Q: Is it too late for me to hire a Personal Injury Attorney to negotiate my claim with insurance co.?
I was rear-ended in a car accident where my car suffered minimal damage (rear bumper had to get replaced) but my injuries were still significant (severe whiplash). Ultimately I was treated 23 times (19 PT sessions and 4 dr visits/urgent care). The claims adjuster does not believe my 19 PT sessions were "reasonable given the nature of the accident" and also points to a "37-day gap" before commencing PT as a basis for denying coverage. I've provided evidence including PT notes from my therapist, proof of a medical leave of absence from my school due to my back injury, and trip cancellation to Peru where I planned to hike Machu Pichu (amongst other pieces of evidence). Regrettably, I didn't hire a lawyer and was forced to file a small claims suit before the SOL expiration date (CA). The small claims suit is for 8050 and the adjuster has offered to settle for 3,000. I still dont think this is fair because medical expenses were 3,400. Can i still hire a lawyer? or is it even worth it?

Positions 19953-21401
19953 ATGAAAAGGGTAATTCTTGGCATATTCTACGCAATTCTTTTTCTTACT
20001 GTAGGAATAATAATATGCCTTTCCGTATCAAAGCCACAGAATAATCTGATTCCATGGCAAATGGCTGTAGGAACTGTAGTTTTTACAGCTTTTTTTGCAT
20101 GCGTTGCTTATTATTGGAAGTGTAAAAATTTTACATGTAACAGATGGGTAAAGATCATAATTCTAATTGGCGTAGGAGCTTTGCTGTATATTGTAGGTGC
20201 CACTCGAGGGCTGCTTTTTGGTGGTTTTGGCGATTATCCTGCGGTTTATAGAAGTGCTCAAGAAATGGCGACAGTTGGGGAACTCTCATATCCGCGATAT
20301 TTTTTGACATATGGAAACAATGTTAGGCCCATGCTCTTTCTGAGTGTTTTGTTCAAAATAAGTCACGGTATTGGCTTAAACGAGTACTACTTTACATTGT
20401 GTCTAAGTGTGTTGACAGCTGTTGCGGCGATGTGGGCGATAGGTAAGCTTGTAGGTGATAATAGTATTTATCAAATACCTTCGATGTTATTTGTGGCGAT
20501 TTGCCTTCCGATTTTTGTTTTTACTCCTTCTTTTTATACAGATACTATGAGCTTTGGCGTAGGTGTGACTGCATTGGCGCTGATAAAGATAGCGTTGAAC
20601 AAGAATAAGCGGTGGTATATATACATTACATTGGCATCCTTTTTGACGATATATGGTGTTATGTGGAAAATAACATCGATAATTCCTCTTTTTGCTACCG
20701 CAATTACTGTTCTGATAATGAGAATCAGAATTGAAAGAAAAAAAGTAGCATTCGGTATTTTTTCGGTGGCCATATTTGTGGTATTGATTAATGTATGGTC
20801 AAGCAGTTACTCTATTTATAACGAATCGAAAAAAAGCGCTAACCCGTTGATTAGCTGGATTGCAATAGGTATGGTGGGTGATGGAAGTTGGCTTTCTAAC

Is it even worth it is the question, the costs are going to be more than the case is worth at this time.
Do the small claims case on your own if you wish or just settle and offer the doctor half his bill and show him what is the offer.
Delay in treatment and not going the urgent care or medical doctor sooner was the problem to establish if it was related to the accident.
Assume the best and you win $8000 with an attorney (fee would be $750 costs and attorney fee at least $3000)
Not enough value to take the risk and role the dice.
maybe try one more time to counter and settle for $3500 or $4000 (realistically small claims will only give a small amount of pain and suffering)
next time call an attorney sooner and get seen by your own medical doctor immediately after an accident, or the next day or so, the pain only get worse later.
A: This is a typical tactic from a California auto insurance carrier. Claiming "minimal impact" and alleging "delay in treatment" are two of the more common excuses for low settlement offers. Because you have already initiated the small claims action, you have two choices: (1) let the small claims process go to it's conclusion (i.e. present your evidence at the small claims hearing and see what the judge awards you); or (2) hire an attorney and move to put the claim into limited jurisdiction. Given where you are in the legal process, the potential value of the claim, and the legal fees involved in hiring an attorney (i.e. usually at least a third of the settlement is a standard fee), you may be better off to let the small claims process conclude. That's my honest opinion.
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